fasta splitter

David Mathog mathog at
Tue Oct 8 19:00:12 UTC 2002

There's more than one way to split a fasta file...

1.  Split M entries into N files, file 1 receives 1->M/N,
file 2 receives M/N+1->2M/N, etc. Advantages - only one
file needs to be open at a time, simple.  Disadvantage -
the resulting split is typically uneven.  Do this with the
NCBI databases and you'll find that they are heavily weighted
for smaller sequences at the beginning and longer ones at the
end.  If the point of the split is to load balance (this is
what I use it for, with parallel BLAST) some nodes will finish
much earlier than others. Implementation: (deleted, I found
this method not to be generally useful)

1b.  head/tail/segment entries out of a fasta file.  While (1)
caused a lot of problems I've often needed to chop out a specific
part of a fasta file.  Why?  Because some piece of software was
blowing up on the 351,234 entry, but only if preceded by several
thousand other entries. Finding the smallest piece that will trigger the
bug can save hours of run time debugging these sorts of problems. 

2.  Split M entries into N files, cycling output to each file.
That is, entry M goes to file M modulo N.  Advantage - resulting
files tend to be more even in size.  Disadvantage - N output files
must be open at once (or you have to cycle through N times, once
per phase); if M is small and the size of each entry large the
resulting files will not generally be balanced.  Example, splitting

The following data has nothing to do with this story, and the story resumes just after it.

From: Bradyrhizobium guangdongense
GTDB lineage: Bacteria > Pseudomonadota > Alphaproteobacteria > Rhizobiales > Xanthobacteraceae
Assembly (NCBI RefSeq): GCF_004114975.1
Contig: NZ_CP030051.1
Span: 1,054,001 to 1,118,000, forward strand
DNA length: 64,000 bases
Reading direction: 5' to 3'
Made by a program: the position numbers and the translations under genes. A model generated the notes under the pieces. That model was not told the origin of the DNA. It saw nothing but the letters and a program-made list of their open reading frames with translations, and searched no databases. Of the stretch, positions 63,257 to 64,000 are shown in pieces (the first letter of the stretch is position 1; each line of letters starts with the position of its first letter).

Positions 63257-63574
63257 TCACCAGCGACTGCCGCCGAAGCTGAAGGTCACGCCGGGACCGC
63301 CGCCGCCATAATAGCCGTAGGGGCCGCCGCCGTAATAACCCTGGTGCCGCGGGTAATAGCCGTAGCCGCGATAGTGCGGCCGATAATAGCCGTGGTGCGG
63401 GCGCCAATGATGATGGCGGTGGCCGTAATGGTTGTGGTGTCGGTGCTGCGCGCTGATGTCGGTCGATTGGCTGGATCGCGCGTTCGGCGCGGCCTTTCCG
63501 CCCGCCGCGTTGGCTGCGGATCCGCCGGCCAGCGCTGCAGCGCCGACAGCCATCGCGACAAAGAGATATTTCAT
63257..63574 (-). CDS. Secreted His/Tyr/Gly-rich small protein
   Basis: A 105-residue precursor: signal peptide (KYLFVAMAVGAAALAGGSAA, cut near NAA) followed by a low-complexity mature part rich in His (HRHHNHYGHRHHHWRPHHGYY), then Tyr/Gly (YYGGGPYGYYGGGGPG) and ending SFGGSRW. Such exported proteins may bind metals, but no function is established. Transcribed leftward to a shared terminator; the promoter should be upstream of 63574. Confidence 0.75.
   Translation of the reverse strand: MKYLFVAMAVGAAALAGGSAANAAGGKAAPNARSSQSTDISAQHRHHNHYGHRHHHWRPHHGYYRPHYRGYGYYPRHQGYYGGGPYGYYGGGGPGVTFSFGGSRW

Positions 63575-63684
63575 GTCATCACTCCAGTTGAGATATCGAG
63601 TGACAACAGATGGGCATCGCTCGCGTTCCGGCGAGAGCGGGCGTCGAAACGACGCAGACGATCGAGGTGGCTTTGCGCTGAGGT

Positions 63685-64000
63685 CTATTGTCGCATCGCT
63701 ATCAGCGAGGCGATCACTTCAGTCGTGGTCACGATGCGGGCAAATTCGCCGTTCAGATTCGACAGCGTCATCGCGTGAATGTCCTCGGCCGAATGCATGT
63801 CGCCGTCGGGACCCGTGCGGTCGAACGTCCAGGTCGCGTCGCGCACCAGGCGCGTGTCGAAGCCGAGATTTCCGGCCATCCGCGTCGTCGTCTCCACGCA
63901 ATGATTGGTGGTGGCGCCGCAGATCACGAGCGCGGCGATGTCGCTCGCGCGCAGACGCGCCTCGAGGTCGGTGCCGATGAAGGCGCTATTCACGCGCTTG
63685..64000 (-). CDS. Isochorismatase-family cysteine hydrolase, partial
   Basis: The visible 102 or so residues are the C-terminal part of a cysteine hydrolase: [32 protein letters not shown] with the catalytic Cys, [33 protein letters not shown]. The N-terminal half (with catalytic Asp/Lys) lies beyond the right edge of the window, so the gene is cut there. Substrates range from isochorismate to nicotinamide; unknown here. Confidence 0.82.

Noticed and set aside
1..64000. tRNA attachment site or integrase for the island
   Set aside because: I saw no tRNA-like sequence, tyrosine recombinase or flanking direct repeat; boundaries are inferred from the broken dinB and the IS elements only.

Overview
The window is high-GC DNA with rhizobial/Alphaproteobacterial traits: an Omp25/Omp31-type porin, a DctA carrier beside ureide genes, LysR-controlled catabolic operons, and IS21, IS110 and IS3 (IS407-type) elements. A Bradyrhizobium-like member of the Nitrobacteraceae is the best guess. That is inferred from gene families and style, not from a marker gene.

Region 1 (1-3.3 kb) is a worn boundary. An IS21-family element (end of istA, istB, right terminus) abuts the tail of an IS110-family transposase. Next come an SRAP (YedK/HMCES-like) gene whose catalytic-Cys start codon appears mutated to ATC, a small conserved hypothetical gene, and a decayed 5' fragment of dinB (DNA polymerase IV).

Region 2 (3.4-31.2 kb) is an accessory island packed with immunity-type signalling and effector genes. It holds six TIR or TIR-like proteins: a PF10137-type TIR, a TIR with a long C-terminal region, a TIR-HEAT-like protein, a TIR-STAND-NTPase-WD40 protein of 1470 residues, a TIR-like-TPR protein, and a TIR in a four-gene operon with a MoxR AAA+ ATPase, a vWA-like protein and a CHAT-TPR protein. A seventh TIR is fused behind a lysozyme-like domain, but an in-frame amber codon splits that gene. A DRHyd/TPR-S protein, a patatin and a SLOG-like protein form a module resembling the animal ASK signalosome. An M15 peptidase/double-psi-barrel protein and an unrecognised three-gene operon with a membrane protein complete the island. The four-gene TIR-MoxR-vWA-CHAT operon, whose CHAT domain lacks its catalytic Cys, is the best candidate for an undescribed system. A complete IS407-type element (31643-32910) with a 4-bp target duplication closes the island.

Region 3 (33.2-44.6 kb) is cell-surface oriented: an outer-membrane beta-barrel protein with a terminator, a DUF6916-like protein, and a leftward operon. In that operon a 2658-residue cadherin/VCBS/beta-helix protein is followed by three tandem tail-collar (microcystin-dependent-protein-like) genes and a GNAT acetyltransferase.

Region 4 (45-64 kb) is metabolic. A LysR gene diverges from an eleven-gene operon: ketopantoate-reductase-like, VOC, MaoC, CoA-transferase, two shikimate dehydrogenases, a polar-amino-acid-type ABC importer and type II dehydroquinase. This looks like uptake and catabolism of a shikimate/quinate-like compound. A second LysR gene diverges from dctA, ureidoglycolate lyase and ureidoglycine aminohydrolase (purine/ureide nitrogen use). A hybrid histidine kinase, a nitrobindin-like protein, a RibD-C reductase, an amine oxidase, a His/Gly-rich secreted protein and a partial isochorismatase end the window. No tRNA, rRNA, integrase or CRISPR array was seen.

the yeast genome, heaven help us when full length human chromosomes
start showing up as single FASTA file entries. Implementation:

3.  Split P bases in M entries into N files "evenly", fragmenting
sequences if they are too large.  Advantage:  fixes the genome
data problem from (2). Disadvantages:  even more complex than
(2) and "entries" in resulting files do not correspond one to
one with the original. Even with clever naming conventions 
(yeastII_100001_200000) end users will be confused.  Clever
names will be truncated by most software at the worst possible
place resulting in a "hit" on "yeastII_" :-(.  Implemenation:
(well, partially, this one translates in all 6 frames, but
it has some of the naming/fragmenting features):

4.  Split by content.  Ie, strip all the human sequences out
of nr.  I don't beleive there is a general solution because there
is no univerasally agreed upon FASTA header line format.
Implementation:  SRS or something similar.


David Mathog
mathog at
Manager, Sequence Analysis Facility, Biology Division, Caltech

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